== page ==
Matiyeshyn on Europe, through a Ukrainian eye

In conditions of growth of economic risks for the world and Ukraine, the question of attraction of investments acquires a special topicality.

World media and international organizations publicly point to challenges and risks linked with investment possibilities of Ukraine in 2012. For example, according to 2011 Forbes rating Ukraine has ended up 105-th among 134 countries, going down by 7 positions in comparison with 2010. This is according to such basic criteria as property rights, innovations, taxes, development of technologies, level of corruption, bureaucracy and protection of investors.

At the same time, according to the “Doing Business-2012” rating, prepared by the World bank and International Finance Corporation, in 2011 Ukraine has fallen from 149 to 152 position out of 183 countries. At the end of 2011 the level of Ukraine’s attractiveness for foreign investors has fallen to a record-breaking low level – even in the crisis year of 2009 this indicator was higher. Pressure from the Ukrainian authorities, corruption, a new Tax Code and non-transparency of legislation are among the main reasons of this downfall. This is a reaction of the world business commonwealth to actions of the Ukrainian authorities concerning the maintenance of an investment climate in the state.

An indicative fact is that Cyprus continues to remain the greatest investor of Ukraine. The Ukrainian authorities obstinately continue to refrain from including Cyprus into the list of offshores through which the capital escapes Ukraine. Only according to official figures of the State Statistics Committee, in 2010 Ukrainian companies invested into Cyprus a sum of 6,5 billion dollars. Simultaneously, in 2010 Cyprian companies invested 9,5 billion dollars into the Ukrainian economy, which made up 22 % out of a total amount of direct foreign investments into Ukraine this year.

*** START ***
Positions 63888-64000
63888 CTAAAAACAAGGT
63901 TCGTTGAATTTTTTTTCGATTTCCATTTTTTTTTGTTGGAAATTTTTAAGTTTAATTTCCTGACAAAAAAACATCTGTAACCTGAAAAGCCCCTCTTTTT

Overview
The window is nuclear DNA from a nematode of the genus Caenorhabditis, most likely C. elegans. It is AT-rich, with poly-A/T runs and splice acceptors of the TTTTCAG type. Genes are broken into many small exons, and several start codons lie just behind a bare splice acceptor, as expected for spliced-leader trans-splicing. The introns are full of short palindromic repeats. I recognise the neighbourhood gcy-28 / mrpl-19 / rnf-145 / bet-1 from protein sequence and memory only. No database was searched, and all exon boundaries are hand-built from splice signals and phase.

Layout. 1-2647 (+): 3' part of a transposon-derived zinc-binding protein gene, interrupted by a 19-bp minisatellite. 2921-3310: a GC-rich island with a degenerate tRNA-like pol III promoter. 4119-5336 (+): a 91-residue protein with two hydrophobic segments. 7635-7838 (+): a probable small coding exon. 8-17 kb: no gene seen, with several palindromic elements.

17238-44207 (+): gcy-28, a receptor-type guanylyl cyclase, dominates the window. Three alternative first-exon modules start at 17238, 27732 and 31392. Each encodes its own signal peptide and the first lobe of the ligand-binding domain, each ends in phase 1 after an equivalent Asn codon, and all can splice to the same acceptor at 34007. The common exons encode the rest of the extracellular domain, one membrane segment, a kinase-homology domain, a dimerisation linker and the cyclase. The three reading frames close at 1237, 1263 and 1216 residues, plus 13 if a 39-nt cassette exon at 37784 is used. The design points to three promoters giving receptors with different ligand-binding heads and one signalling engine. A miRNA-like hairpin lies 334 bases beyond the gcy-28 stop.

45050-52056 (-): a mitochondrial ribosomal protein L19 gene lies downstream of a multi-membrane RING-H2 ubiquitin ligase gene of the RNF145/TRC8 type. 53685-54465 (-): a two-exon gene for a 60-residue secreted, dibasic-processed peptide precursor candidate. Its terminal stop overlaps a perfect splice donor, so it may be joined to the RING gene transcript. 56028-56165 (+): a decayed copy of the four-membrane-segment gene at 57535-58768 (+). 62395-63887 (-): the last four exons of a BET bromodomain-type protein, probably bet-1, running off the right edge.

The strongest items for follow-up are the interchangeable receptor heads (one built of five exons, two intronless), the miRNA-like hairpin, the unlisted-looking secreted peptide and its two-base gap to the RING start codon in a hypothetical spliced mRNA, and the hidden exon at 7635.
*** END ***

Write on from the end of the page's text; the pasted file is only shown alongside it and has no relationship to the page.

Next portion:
These and other figures show that even a big Ukrainian business doesn’t trust its government.

Ukraine became the last European country, in which the elite prefers to launder the capital rather than to form its own successful state.

It doesn’t understand all the hopelessness of this path. At the same time, this adds optimism to people — this won’t last long.

Social responsibility of the big business before its own state, especially in times of the present crisis, is now topical in the West. Maybe, it’s time for the biggest Ukrainian businessmen to follow the example of big American and French businessmen (W.Buffett, B.Gates, 16 top-managers and billionaires of France and others) who are voluntary ready to pay higher taxes to their states during crisis? Or we still should expect the time when the Ukrainian people will be compelled to take back a part of Ukrainian funds from the offshores and other “islands” by means of a protest for the maintenance of their own survival? This will lead to the hunt for the capitals.

Many questions remain open. Hence, Ukrainian investors still have possibilities left to change the situation for the better. I am sure that following the example of the Ukrainian business, foreign investors will also increase the level of financial confidence in the Ukrainian state.

This will be a game where all parties win. Or there will come the wind of change.

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